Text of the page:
God declares that the Son came to us because He, the Father, “so loved the world that He gave his only begotten Son, that whoever believes in Him shall not perish, but have eternal life” (John 3:16). This verse puts the Father forward as the prime mover for the season. At the outset we should at least rewrite our slogan and say, “The Father is the reason for the season.” But when I look closely, the Father sent the Son for the people of the world. God’s love for us brought the gift. Jesus truly did come to Earth, but He was God’s answer. We are God’s reason. Love would not let Him stay away. You and I are the reason for the season, because our heavenly Father couldn’t stand to be without us.
My need, your need, the need of humanity, prompted God’s response. God came for the helpless addict to set him free. His heart went out to the grief-stricken mother with empty arms, whose child she would otherwise lose forever. God stepped in to answer the prayers of a broken-hearted sinner, to grant him forgiveness and hope in a new life apart from his sin. God intervened, because our promises crumbled like ropes of sand, and He needed something that would hold us together with Him. God became a human Being with flesh and bones like us because He couldn’t stand to go through eternity separated from the children He had formed and knows by name.
The Creator responded to the desperation of the earth’s inhabitants crying out under the pain of sin. Just as He brought deliverance to Israel as they cried out under Egyptian captivity by sending the deliverer Moses, so He hears the heart cry of His people who are captive to Satan, and He sent Jesus to be our Deliverer.
I am the reason for the season, because God visited Earth to break Satan’s hold on me (1 John 4:8). You are the reason for the season because you had a desperate need.
One of my children, just starting out on her own, received about twice as much during the Christmas season because she needed so much. I used the season as an excuse to meet her need.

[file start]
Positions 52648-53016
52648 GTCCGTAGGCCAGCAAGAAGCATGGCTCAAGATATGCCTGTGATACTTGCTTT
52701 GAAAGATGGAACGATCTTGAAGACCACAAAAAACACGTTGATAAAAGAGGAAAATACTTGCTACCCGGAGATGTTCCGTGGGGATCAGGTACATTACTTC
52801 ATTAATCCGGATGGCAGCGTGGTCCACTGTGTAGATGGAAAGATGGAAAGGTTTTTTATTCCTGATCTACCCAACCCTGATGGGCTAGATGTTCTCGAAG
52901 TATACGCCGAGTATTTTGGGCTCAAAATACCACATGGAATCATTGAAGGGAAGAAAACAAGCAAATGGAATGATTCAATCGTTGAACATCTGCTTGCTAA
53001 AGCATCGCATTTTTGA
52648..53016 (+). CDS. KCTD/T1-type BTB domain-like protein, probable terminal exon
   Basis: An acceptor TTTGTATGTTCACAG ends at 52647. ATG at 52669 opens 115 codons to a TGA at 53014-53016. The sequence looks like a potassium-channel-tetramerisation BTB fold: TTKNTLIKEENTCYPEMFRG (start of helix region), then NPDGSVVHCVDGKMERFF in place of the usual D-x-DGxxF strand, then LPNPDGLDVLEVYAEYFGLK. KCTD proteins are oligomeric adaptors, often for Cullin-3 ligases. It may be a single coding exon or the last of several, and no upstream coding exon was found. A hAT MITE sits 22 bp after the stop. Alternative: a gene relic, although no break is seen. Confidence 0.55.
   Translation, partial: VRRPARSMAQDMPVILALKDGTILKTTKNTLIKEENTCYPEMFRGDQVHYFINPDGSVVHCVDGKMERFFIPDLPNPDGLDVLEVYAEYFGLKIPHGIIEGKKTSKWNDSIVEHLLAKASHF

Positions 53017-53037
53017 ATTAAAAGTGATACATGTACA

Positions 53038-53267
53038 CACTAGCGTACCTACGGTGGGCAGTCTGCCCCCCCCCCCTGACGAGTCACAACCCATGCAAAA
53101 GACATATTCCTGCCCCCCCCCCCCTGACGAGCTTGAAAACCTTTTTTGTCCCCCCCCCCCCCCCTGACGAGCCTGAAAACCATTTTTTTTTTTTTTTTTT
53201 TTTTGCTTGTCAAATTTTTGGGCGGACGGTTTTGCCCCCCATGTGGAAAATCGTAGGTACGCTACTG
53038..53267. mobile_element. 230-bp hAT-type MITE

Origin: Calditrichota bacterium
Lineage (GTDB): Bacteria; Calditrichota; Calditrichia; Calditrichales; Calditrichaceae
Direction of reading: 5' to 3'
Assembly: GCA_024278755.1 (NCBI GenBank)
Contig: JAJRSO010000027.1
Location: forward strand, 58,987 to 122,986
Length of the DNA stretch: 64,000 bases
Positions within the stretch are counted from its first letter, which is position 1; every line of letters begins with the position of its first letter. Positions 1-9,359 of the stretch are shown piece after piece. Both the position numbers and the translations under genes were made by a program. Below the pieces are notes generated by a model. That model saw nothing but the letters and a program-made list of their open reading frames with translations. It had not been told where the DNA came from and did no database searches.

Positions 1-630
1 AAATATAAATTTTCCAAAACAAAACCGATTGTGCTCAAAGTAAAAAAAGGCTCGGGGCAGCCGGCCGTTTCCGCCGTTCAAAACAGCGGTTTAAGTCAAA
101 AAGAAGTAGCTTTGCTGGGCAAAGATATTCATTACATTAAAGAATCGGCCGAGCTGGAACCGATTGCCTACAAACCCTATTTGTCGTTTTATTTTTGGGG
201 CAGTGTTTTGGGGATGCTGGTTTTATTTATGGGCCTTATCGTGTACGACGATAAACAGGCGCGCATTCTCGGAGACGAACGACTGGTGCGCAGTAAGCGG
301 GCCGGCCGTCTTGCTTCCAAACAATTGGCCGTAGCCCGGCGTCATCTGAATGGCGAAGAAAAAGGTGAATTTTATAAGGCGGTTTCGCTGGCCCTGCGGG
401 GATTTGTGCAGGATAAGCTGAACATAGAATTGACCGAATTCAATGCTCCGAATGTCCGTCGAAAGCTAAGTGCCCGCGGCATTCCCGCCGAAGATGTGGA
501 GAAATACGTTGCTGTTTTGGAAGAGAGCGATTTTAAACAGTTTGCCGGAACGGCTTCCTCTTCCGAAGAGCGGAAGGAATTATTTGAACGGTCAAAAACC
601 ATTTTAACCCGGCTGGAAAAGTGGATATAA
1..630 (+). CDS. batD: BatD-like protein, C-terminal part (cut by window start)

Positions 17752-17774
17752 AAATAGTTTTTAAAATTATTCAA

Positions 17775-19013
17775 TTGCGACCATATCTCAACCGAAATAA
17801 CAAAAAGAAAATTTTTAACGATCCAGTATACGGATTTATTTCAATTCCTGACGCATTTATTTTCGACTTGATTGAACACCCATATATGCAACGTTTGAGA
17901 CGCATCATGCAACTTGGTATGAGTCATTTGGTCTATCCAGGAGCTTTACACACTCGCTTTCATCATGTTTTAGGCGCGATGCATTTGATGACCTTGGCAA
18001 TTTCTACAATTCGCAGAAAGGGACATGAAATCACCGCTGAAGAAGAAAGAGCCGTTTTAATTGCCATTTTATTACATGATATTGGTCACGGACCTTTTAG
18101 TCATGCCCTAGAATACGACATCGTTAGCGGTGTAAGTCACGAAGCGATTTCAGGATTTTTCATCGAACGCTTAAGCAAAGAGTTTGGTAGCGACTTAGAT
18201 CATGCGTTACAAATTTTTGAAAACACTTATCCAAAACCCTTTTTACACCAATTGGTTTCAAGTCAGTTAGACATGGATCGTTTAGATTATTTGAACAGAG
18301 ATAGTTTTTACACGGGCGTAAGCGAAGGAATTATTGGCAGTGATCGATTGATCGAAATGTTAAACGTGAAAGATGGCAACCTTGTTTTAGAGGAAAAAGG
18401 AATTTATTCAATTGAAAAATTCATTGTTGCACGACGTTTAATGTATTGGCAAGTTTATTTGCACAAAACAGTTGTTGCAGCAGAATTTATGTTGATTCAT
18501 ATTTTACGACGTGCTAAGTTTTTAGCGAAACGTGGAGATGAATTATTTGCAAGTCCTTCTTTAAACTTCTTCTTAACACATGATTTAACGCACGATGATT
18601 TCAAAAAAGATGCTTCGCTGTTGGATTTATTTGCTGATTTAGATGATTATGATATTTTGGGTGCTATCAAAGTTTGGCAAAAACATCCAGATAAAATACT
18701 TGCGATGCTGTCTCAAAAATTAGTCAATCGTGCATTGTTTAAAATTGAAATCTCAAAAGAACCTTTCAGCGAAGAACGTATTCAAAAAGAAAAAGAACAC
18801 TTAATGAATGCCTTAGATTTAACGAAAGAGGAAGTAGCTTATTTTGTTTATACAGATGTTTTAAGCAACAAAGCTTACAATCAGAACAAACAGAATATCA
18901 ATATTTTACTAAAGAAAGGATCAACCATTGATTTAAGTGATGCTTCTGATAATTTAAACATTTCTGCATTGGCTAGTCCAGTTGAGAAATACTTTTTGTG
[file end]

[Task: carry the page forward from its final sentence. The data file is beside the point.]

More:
Jesus came in response to our desperate need. Not only did I need a righteous Person to lay down His life as my Substitute; I needed someone to give me a fresh and accurate picture of God that would lead me to want to choose Him as my Savior.
a new picture of God
Just prior to Jesus’ coming, the world’s picture of God had been reduced to a Being whose chief attribute was stern justice. The people had come to view the Almighty ruling more like a gestapo officer than a loving Father. Fear of punishment served as the main motivation to serve and obey Him. John 1:9, 18 tells us that “there was the true Light which, coming into the world, enlightens every man. . . . No one has seen God at any time; the only begotten God who is in the bosom of the Father, He has explained Him.” Jesus came not only to be the Lamb to substitute for us but also to shine as the Light to enlighten us. God came because He wanted us to know Him and understand Him so that we could honestly love Him.
As I write this article, I have a date set to go visit my oldest daughter and her husband, who live hundreds of miles from me. I know them. They will greet me at the airport with pageantry. My daughter will buy the special foods I love and prepare elegant meals on fine china in celebration of my visit. She and her husband will organize trips to museums and shops and plan an agenda of things I’ll enjoy doing while I’m there. She’ll make sure my every need is taken care of. The date is marked on her calendar. It says, “Dad Visiting.” But I’m the one who initiated this trip. This is not about me, not about taking care of me, and not about celebrating my coming. She and her husband are the reason for the occasion. I’m going there to spend time with them. My trip is motivated by my love for them, my desire to be a part of their lives, and my passion to keep close to them.
The desire to be with me forever motivated Jesus to come as a Babe in that manger 2,000 years ago. God the Father is the prime mover. Jesus is the answer, the method, and the gift of the season. But . . . we are the reason for the season.